Why would my doctor refer me to have this procedure?
The reasons for having a PET-CT scan are continually evolving, with new ways of testing a broader range of conditions and symptoms, and using new radioactive substances. Nevertheless, most PET scans are carried out in patients with cancer. PET-CT is important for identifying certain cancers and assessing their spread through the body. This will allow your doctor to determine the most appropriate treatment for you and advise you on your options. Scans are also used at intervals to determine whether the cancers have responded to your treatment.
How do I prepare for a PET scan?
You will receive specific instructions based on the type of PET scan you are undergoing. If you are unsure about any aspect of preparation, contact the facility where your PET scan is going to be carried out.
It is important that you let staff at the hospital or radiology facility where you are having the scan done know if you are (or think you could be) pregnant or are breast-feeding.
Women who are breast-feeding and people who are the primary or sole carer for small children may need to make special preparations for after the test, to stop breast-feeding for a short time and to avoid close contact with young children. This is due to the small amount of radioactivity your body may release for a while after the test. Talk to your referring doctor or the nuclear medicine facility where you will have the test for details.
Take with you to your appointment any previous X-ray or radiology images you have, as comparison with these by the nuclear medicine physician (a specialist doctor), who looks at and interprets your PET scan, can be very helpful.
For an FDG PET-CT, you will be asked to not eat anything for several hours before the PET scan, because this may alter your sugar metabolism and may affect the quality of the images or pictures. Drinking water is both acceptable and advised so that you are not dehydrated. If you have diabetes, you will be provided with specific instructions and may need to stop taking some diabetes medications before having the scan.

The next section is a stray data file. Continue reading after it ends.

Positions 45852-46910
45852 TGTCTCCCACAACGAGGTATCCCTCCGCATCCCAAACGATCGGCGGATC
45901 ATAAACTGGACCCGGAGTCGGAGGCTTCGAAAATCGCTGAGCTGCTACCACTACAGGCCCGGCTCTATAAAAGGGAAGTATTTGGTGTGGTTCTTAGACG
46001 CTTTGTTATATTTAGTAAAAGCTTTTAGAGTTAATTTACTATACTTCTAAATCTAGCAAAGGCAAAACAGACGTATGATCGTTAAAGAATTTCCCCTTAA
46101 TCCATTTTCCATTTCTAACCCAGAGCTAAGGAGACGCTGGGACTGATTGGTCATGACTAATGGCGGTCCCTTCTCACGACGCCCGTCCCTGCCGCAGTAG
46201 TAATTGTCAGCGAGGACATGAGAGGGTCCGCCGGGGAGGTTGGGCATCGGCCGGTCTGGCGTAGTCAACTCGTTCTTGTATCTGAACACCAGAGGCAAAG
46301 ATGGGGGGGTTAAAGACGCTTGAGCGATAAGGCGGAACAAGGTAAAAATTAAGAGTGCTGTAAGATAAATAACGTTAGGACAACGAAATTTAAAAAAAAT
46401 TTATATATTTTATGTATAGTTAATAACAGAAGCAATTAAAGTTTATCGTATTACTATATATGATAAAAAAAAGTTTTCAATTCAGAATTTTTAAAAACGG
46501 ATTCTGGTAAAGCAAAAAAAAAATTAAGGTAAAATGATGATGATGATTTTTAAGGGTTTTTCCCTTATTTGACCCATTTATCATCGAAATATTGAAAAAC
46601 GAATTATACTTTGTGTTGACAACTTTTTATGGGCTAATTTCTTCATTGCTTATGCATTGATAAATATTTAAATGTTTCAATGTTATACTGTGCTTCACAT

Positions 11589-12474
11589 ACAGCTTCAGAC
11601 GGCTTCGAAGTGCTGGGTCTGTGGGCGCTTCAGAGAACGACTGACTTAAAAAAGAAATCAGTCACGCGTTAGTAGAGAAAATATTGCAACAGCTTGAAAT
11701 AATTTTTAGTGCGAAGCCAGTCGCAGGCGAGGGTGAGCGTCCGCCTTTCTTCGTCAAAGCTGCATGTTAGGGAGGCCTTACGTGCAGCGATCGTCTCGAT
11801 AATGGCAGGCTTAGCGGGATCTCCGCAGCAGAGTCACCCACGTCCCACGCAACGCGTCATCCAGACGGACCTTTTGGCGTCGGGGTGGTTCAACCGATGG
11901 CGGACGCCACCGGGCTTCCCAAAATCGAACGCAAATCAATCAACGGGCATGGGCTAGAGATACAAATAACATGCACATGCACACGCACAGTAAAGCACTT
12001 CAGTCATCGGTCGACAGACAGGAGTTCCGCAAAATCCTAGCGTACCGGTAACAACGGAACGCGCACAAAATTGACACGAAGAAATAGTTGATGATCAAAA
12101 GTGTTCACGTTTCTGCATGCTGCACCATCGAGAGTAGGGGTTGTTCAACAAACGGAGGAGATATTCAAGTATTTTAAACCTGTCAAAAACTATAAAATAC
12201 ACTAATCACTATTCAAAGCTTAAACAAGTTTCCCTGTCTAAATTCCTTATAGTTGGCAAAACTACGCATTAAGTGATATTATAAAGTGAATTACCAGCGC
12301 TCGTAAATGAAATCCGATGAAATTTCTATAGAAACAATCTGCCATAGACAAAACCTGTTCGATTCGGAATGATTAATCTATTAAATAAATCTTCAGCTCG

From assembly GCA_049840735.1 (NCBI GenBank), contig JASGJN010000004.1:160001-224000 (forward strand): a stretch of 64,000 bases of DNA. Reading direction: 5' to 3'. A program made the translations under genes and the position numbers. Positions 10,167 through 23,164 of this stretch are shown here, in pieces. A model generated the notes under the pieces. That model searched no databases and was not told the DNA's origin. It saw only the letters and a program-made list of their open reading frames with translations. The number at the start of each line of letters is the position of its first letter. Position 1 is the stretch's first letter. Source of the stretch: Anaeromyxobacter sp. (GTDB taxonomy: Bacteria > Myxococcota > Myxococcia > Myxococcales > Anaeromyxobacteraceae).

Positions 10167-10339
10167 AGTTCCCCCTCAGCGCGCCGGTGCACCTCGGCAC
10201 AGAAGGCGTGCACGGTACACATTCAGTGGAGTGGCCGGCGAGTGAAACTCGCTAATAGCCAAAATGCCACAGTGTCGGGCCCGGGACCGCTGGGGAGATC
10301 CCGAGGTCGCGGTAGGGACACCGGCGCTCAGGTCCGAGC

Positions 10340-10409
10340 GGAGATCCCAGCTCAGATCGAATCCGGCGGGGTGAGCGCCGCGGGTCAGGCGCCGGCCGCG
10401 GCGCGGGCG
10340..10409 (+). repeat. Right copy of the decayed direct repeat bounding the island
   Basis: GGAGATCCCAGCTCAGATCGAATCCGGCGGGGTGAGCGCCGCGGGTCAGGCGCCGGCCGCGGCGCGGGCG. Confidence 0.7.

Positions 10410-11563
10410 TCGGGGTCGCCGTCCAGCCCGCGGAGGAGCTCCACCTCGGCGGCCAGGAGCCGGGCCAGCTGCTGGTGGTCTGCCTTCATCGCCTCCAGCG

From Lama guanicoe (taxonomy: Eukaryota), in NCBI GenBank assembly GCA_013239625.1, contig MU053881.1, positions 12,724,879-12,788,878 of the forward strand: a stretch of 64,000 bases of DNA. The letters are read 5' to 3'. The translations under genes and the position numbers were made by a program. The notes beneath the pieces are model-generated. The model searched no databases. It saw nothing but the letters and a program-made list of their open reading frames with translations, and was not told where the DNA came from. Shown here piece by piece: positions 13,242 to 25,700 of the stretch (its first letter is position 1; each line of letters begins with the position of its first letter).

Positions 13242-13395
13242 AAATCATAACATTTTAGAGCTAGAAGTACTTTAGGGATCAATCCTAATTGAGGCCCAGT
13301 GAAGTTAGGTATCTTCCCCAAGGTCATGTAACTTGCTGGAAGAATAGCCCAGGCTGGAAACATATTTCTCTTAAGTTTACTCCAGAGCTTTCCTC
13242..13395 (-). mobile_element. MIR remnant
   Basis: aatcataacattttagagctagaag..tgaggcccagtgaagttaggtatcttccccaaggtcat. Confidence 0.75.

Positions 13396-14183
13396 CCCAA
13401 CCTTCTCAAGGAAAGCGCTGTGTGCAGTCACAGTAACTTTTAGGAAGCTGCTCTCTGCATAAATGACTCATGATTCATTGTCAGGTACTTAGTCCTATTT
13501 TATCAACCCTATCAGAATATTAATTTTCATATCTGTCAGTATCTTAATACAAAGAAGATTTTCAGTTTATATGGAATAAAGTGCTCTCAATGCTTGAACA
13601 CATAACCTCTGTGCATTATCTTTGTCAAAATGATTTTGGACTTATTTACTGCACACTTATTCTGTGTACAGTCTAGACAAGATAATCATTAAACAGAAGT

You need to wear comfortable, loose clothing, and will generally be changed into a hospital gown. It is important that you are not wearing metal, including jewellery, watches, zips and bra hooks, as these can affect the quality of the images produced.
What happens during a PET scan?
After you arrive at the hospital or radiology facility, a nurse or nuclear medicine technologist will explain the procedure and prepare you for the PET scan. You will be asked to change into a gown. A small needle will be inserted into a vein, usually in your arm or the back of your hand, to fit an intravenous line (a thin plastic tube) through which the liquid radioactive material is injected. A brief medical history will be taken to ensure the optimal (or best) scanning method is used and to also help with subsequent image interpretation. Your blood sugar level will be checked, as high or low blood sugar levels can alter the appearance of the scan. The radioactive substance is then injected into your vein through the intravenous line.
If you are having an FDG-PET scan, you will be asked to rest quietly in a bed or arm chair, avoiding movement or talking for 90 minutes. During this time you will be alone. You may be asked to drink some contrast material that moves through your stomach and bowel, and helps to improve the quality of the images. Occasionally, depending on the medical condition or symptom, a catheter (a thin flexible tube) may be placed into your bladder to help improve image quality.
You will then be moved to the scanning room and positioned on the PET scanning bed. It is important to remain as still as possible during the scan, as movement can result in reduced image quality and the images may be blurry. If you are uncomfortable after being positioned on the bed, please tell the nurse or technologist.
If you are having a PET-CT, the CT scan is done first and takes less than 2 minutes. The PET scan takes approximately 15–20 minutes, but the time will vary depending on the areas of your body being scanned.
The intravenous line will be removed before you leave. You should drink plenty of fluids after the test is finished. This will flush the radioactive substance out of the body through the kidneys and into the bladder
- As with any radiology exam, call us in advance if you are pregnant or breast feeding.
- Drink extra fluids the day before your scan and following your scan.
- Drink extra PLAIN WATER before arriving for the scan.
- Dress warm and comfortable. The scan room is cool.
- Medications (except diabetic medicines) can be taken with plain water at any time, if they can be taken on an empty stomach.
- Eat, drink (except water – DO DRINK WATER), chew gum, or use breath mints (this includes sugar free items) for 4 hours before the test.
- Caffeine and strenuous physical activity should be avoided for 12 hours prior to the exam.
- Insulin and diabetic medicine may not be taken within 4 hours prior to the exam.
Diabetics are asked to call the Center for specific instructions.